US President Barack Obama left Japan on Sunday to return to the United States, wrapping up his 10-day tour of Asia's biggest and richest democracies (India, Indonesia, South Korea and Japan).
Mr Obama departed for Asia shortly after his Democratic Party had suffered a large setback in midterm elections. Beginning in India, Mr Obama proclaimed that bilateral deals worth $10 billion would "support" around 50,000 jobs in the US. Mr Obama also encouraged India to be an East Asian power, and offered support for a permanent Indian seat on the UN Security Council.
In a visit to Indonesia which lasted less than 24 hours, Mr Obama was embraced wholeheartedly by Indonesians. He lauded the country's progress and linked it to the democratic political system.
Once in Korea, however, Mr Obama faced stiff challenges during the Group of 20 gathering from the leaders of China, Britain, Germany and Brazil over currency policy and loose fiscal stances. Mr Obama also failed to make progress on renegotiating the long-stalled free trade agreement between Korea and the US.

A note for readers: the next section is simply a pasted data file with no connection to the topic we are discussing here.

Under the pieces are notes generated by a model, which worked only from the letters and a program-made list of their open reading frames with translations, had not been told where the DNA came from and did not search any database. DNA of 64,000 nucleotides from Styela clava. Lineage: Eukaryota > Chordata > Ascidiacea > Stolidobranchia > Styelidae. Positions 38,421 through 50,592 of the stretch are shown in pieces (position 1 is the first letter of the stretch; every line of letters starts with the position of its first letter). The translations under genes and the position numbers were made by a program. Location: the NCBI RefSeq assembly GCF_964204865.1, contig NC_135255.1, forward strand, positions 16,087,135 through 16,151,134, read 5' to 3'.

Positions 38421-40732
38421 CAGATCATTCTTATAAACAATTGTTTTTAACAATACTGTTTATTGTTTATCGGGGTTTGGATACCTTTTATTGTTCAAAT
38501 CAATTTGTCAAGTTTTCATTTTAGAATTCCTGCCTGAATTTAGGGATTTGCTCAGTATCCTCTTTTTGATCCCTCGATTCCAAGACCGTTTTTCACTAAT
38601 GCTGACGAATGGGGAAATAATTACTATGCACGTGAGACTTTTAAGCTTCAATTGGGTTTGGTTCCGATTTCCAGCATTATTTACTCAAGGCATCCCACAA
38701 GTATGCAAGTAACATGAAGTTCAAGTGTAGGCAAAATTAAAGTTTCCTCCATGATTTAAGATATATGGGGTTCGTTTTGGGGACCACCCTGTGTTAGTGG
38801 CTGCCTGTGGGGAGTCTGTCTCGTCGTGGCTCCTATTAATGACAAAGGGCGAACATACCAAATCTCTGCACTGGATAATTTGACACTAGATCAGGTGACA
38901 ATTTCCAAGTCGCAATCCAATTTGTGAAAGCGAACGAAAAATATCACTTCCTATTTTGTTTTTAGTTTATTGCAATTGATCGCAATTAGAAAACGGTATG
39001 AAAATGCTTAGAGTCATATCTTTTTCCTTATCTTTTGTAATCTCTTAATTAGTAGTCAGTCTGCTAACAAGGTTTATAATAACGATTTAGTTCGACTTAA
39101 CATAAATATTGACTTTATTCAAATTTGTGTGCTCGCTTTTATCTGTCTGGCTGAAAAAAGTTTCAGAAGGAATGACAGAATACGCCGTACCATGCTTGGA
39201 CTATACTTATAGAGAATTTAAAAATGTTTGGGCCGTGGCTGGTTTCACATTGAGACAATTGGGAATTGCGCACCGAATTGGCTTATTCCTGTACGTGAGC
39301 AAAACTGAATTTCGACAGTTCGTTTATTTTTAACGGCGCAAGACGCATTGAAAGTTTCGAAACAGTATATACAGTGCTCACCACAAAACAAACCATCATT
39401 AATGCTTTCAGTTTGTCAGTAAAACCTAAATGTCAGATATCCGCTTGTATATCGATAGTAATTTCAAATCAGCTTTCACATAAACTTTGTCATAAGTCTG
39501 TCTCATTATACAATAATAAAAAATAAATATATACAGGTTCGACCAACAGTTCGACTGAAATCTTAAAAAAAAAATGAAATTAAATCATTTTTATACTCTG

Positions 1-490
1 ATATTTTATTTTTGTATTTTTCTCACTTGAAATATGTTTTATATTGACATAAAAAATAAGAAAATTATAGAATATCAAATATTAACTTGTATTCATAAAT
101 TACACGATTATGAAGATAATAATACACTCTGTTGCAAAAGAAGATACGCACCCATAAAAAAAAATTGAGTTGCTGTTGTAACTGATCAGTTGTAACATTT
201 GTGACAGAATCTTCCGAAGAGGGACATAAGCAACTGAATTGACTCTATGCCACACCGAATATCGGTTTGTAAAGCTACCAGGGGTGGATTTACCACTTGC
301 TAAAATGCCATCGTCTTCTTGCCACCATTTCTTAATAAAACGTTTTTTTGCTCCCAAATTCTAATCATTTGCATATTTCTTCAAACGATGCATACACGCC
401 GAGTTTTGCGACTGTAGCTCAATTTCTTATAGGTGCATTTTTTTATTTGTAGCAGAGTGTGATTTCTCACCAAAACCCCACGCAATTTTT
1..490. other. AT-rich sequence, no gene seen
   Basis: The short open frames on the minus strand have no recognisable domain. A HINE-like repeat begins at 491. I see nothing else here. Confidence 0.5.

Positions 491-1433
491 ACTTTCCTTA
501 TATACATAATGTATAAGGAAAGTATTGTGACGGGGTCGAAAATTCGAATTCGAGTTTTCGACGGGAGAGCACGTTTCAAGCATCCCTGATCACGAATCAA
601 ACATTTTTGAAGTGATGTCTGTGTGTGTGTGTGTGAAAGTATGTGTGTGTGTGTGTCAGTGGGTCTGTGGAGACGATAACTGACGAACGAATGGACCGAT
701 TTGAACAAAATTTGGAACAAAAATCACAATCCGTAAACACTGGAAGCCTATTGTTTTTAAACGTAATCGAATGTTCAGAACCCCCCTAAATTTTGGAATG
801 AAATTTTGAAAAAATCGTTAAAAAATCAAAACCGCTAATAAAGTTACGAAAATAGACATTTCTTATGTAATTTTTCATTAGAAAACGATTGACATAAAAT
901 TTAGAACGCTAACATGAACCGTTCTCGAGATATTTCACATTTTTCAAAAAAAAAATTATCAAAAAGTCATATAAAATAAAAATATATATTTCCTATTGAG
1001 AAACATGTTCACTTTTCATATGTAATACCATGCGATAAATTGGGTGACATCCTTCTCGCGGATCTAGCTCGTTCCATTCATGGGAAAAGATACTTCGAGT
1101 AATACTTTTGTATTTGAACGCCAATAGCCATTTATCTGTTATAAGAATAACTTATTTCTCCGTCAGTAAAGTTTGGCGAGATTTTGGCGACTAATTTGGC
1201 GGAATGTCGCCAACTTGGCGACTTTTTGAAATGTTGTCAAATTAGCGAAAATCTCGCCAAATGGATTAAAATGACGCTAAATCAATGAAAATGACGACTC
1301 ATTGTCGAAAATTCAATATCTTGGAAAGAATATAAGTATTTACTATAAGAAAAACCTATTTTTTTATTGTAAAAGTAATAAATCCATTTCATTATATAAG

In Japan, Mr Obama and other APEC leaders unveiled another round of sweepping pledges to rectify global economic imbalances and move toward creating a regional free-trade zone, but made "few concrete gains" according to the New York Times. Leaders mentioned the Trans-Pacific Partnership, a multilateral free trade agreement between Brunei, Chile, New Zealand and Singapore as a potential starting point.
After struggles, Obama seeks lift in Japan [New York Times, 12 Nov 2010]
Obama in Asia: the elephant outside the room [The Economist, 11 Nov 2010]
Obama and Asia-Pacific leaders vow to work toward freer trade [New York Times, 14 Nov 2010]